As a linguist by training, my research interests were initially in the history of the Romanian language and in the earliest manifestations of writing in it. Those included the works of the Romanian chroniclers of the seventeenth and eighteenth century whose principal motive for writing was a self-confessed desire to affirm their national identity. The main inspiration for my recently published memoir In Search of Romania (London: Hurst, 2022) has been my contacts with Romanians and an experience of the Ceaușescu regime. For me, that experience was shared for relatively brief periods, yet they were sufficient for me to appreciate the pressures under which my Romanian friends and relatives by marriage lived. The lessons absorbed through my education, in the broadest sense, as a British citizen, combined with the knowledge that the worst I could suffer for any offence taken by the regime was eventual expulsion from the country, gave me a freedom of behaviour that was denied to Romanians. This is not to overlook the boldness of those Romanians who dared to challenge the regime, a courage that is all the more admirable when we bear in mind that they did not have the crutch of confidence that a Western passport offered. It is in this light that assessments of the behaviour of the population under Ceaușescu should proceed.
My Romanian friends were many and of various backgrounds and ages. They included creative writers, historians, engineers, doctors, peasant farmers, Party officials, students, pensioners, Hungarians, Saxons and Jews. Most were figures of light, a few of darkness, but I count it as a privilege to have known them. My friendship with them confirmed me in my distrust of generalisations about Romania, generalisations which continue to be made in some parts of the Western media about post-Ceaușescu Romania and which, if accepted, lead to flawed judgements. As Ceaușescu’s despotic excesses increased in the 1980s, so too did condemnations of the Romanians as ‘weak’ and ‘timorous’. Such accusations were based on what appeared to be an absence of challenge to the Communist regime in Romania when compared with the riots in Poland and East Germany in the early 1950s, the uprising in Hungary in 1956, the ‘Prague Spring’ of 1968, and the Solidarity movement of the 1980s. The unchallenged acceptance of such accusations is precisely a measure of the success of the Securitate in suppressing information about resistance to the regime. For example, virtually nothing was known in the West, even in emigré circles, of the courageous struggle in the Carpathian Mountains of two small bands of self-styled partisans, led by two ex-army officers Gheorghe Arsenescu and Toma Arnățoiu, who resisted arrest for nine years from 1949 to 1958.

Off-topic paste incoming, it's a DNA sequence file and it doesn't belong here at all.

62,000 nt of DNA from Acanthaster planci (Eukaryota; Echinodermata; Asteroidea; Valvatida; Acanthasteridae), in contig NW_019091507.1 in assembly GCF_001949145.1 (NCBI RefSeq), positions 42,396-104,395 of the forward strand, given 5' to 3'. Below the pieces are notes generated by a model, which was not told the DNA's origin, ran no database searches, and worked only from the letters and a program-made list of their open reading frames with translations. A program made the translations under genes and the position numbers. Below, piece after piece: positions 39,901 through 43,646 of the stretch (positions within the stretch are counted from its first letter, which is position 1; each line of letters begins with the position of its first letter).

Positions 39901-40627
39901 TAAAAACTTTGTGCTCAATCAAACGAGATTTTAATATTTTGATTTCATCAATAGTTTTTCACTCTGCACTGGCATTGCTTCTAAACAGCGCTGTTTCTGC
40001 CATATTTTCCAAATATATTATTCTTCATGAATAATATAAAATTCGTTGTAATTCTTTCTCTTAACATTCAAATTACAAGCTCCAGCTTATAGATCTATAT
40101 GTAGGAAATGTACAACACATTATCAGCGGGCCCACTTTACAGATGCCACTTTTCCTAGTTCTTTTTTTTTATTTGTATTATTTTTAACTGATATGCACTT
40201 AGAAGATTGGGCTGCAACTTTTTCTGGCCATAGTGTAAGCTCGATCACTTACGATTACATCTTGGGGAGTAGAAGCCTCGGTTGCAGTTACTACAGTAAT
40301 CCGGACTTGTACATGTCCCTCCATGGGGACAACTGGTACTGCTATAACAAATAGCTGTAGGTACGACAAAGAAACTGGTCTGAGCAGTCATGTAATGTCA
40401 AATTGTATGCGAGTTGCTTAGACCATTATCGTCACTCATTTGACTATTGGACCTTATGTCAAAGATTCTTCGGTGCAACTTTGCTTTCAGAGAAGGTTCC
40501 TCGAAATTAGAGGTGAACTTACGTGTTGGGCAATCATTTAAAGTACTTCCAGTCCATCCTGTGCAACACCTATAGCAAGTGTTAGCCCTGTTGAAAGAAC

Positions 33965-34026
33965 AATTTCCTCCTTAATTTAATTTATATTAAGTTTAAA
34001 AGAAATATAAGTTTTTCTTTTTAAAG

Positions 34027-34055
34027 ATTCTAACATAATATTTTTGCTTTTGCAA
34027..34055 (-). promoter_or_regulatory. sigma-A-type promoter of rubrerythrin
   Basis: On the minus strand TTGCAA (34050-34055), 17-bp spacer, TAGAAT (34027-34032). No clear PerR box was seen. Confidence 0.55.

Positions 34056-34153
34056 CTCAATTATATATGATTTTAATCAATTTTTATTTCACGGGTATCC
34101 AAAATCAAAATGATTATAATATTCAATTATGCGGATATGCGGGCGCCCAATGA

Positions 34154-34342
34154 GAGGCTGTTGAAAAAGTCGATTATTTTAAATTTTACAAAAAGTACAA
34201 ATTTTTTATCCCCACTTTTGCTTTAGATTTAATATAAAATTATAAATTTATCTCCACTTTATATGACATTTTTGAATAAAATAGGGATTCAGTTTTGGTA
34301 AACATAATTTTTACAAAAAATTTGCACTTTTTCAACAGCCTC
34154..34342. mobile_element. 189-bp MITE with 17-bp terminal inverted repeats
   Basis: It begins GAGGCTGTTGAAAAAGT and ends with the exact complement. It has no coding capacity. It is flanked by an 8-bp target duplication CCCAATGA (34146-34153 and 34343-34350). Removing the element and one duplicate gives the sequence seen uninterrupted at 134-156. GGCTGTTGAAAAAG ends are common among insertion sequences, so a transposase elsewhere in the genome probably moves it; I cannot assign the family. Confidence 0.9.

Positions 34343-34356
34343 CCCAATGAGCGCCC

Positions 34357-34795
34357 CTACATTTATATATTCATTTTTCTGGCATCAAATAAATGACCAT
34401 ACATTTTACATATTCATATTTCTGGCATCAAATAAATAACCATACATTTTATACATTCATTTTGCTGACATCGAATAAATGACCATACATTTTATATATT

My memoir seeks to highlight some of the ambiguities and contradictions which are fostered in human behaviour by the totalitarian state. By appealing to ties of friendship and family, or to naked self-interest, a person could circumvent the strictures of the regime. In Romanian society under Ceaușescu, citizens lived a duplicitous existence. Every day they were obliged to strike a balance between the demands of ‘official’ life and the attempt to lead an ‘unofficial one’. This double game played with the regime, relatives and friends was evident in the strategies that many Romanians adopted to survive the regime. They are embodied in the attitude of many Romanians, expressed to me by a young theatre director in 1988:
What most people want to do under a dictatorship is to forget about it, get on with their lives, and enjoy themselves as best they can. Thus, when Romanian TV was reduced to four hours of transmission per day in 1984 many citizens of Bucharest and the major cities acquired video recorders and cassettes with Western films. The import of these items was not banned, probably because amongst the users were Party and Securitate officials who did not alert Ceaușescu to the trend.
Dissimulation is a posture central to an understanding of compliance and informs my research on Romania under Communism.
Photo source: flickr.com.